Do you have a chiller plant? Is your air handling equipment operating at some level below 100%? You can probably benefit greatly from a chill water reset, especially if you operate with a largely sensible load (like a data center!). Even if you have latent cooling, the latent capacity is not impacted as much as you think by higher chill water temperatures. The coils leaving air temperature is what determines how well the air handler removes humidity as that air is typically at saturation. So as long as you are meeting your air temperatures set point, latent capacity is not impacted.
So what of the chill water reset? Well, ASHRAE recommends, in a series of articles co- authored with Taylor Engineering, the use of a chill water temperature reset followed by a chill water d/p reset. Continue reading Chill water resets→
For all those looking for some easy peasy NPV calculations I put together a spreadsheet. Please note, I am always open to improvement so if you see something that can make it better please let me know.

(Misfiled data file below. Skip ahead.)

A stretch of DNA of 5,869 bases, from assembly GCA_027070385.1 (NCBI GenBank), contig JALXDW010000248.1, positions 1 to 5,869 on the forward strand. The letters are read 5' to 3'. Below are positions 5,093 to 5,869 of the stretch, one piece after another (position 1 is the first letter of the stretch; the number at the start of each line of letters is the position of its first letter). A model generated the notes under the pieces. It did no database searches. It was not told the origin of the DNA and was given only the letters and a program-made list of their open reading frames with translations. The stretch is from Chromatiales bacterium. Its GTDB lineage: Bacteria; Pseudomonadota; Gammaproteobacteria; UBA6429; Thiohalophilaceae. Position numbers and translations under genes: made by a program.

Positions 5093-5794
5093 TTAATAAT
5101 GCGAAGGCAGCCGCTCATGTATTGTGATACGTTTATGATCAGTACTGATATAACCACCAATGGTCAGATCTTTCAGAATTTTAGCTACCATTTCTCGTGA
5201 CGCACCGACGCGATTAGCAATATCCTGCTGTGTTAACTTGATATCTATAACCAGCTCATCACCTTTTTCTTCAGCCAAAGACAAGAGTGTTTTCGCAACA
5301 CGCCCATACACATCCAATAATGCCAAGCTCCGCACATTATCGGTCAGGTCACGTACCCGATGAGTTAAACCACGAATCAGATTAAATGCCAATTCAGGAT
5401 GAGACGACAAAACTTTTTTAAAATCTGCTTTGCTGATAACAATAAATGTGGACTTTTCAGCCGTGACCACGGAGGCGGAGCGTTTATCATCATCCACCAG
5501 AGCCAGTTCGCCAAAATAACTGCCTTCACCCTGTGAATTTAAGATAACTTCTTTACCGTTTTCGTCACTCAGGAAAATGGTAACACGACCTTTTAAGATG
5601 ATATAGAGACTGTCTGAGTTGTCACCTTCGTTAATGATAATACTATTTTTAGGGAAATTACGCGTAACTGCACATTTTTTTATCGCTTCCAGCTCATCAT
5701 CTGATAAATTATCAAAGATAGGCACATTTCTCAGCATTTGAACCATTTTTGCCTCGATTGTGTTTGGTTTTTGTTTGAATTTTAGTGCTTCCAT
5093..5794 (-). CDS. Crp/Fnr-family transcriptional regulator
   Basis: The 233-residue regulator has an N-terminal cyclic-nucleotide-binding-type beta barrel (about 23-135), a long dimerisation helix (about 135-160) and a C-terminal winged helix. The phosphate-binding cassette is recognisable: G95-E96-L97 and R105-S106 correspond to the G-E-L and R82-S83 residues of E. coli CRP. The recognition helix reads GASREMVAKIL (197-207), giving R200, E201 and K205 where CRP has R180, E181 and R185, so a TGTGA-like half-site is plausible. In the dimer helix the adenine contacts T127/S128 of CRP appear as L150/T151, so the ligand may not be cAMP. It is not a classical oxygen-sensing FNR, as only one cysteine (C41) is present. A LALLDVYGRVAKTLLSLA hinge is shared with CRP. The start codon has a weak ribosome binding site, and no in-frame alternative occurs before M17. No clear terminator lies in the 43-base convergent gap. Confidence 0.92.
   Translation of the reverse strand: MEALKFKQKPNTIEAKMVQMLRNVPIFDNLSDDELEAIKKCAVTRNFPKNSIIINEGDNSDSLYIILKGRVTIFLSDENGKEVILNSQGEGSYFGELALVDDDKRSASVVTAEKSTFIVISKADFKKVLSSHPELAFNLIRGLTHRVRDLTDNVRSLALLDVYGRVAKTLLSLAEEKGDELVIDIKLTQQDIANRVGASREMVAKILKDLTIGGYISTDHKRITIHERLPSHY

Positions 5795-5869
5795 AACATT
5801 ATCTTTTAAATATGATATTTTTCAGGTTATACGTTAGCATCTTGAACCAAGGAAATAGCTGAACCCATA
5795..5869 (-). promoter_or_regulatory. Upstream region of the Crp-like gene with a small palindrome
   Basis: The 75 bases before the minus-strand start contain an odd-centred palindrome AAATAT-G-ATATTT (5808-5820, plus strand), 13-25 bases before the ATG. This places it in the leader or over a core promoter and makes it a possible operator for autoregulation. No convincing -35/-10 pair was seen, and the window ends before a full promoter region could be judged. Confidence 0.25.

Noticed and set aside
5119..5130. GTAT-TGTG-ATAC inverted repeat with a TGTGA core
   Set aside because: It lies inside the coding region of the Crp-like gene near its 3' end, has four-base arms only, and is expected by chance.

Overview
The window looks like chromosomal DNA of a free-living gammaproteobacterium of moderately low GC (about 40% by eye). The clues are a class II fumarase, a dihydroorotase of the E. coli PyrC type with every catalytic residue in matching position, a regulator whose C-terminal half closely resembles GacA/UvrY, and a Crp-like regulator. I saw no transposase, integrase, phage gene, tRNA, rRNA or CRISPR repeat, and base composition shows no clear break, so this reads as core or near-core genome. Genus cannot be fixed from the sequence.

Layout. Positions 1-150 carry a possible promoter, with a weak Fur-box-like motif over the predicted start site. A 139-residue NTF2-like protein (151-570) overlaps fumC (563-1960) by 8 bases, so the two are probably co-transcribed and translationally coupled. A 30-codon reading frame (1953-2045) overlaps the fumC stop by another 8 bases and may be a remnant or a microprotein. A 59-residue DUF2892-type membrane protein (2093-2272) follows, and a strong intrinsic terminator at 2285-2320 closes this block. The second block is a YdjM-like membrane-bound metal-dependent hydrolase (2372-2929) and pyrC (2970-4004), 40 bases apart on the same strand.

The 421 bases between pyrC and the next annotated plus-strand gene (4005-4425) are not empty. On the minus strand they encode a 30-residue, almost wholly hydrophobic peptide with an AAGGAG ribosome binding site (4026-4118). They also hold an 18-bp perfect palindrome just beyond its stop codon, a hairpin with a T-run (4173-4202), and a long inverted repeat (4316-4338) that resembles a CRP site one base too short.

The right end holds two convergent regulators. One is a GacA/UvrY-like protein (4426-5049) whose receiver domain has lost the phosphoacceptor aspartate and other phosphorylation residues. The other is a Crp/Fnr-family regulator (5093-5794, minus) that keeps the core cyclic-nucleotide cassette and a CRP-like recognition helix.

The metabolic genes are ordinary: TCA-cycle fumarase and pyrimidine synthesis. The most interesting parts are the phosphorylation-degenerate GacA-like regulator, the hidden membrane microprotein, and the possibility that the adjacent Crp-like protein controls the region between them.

Just fill in the yellow boxes (I have locked down discount rate at 10% and inflation at 3%, if you know enough to want to play with that let me know and I will give you the unlock password). Select 10 or 15 year project life, and the spreadsheet will auto manipulate. This is focused around energy savings projects but you can use anything with a cash flow that will accelerate with inflation.